Sébastian Meunier presents his first menswear collection as creative director of Ann Demeulemeester, inspired by Robert Rauschenberg and Louise Bourgeois, it's all about the attitude of fabrics.
Invitations for the Ann Demeulemeester show came in perforated black and white varieties, ticking some of the most fundamental boxes in the retired founder’s aesthetic. “We wanted something beautiful in a nice space with nice people,” Sébastien Meunier told i-D after the show, echoing the charisma of the designer, whose life’s work and future legacy he’s been entrusted with. When a designer steps down but is still with us, it’s not as if you can just set a new direction for the house and lightly riff on original trademarks. Ann is still watching and so are her diehard fans, who expect to see her label carried on with the same exceptional sensibility Ann possessed as a designer. Friday at the house’s traditional show venue, Couvent des Cordeliers, Meunier did just that.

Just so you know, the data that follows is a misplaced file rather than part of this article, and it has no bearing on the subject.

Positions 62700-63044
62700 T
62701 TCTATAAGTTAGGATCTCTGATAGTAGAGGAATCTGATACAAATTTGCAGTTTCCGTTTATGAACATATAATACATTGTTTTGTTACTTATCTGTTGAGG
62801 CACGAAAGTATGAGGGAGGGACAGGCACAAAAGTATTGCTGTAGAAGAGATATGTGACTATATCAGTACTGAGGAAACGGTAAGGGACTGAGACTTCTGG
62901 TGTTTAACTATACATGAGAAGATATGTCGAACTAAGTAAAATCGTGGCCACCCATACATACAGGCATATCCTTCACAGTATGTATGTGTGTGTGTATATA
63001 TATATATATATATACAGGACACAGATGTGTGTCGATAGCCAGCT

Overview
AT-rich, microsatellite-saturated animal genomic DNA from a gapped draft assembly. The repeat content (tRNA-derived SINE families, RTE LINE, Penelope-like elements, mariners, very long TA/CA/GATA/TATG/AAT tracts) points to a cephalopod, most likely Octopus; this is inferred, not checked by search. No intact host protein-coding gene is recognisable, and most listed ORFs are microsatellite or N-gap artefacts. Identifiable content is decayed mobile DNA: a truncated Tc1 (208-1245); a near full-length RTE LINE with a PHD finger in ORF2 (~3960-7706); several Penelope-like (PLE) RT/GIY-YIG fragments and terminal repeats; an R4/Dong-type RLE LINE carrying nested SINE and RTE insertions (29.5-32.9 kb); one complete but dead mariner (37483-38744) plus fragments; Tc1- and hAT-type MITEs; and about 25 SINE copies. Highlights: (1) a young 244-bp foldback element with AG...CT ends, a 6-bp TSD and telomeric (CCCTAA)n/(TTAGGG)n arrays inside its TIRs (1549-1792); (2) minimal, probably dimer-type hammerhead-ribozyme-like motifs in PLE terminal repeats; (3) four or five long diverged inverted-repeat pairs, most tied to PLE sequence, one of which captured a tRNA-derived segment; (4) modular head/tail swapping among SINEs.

Brian Eno’s Passing Over set an appropriately ceremonious tone for the show, which took inspiration from Robert Rauschenberg and Louise Bourgeois in what Meunier called “the attitude of the fabrics”. The cuts seemed sharper than Ann’s and the styling more minimal and modern, but the silhouette and – more importantly – the intricacy were there. Jackets with a crumbled-up effect or transparent stripes completely captured the essence of the house, while breathtaking layered pieces with heavy floral embroidery in gold on transparent fabric felt like a tribute and something new all at once. “Ann is my DNA. She’s my mentor. I worked with her. I will continue what she did,” Meunier said after his first standalone menswear show as creative director of the house. “But of course it will evolve step by step. We have to be aware that it is modern.”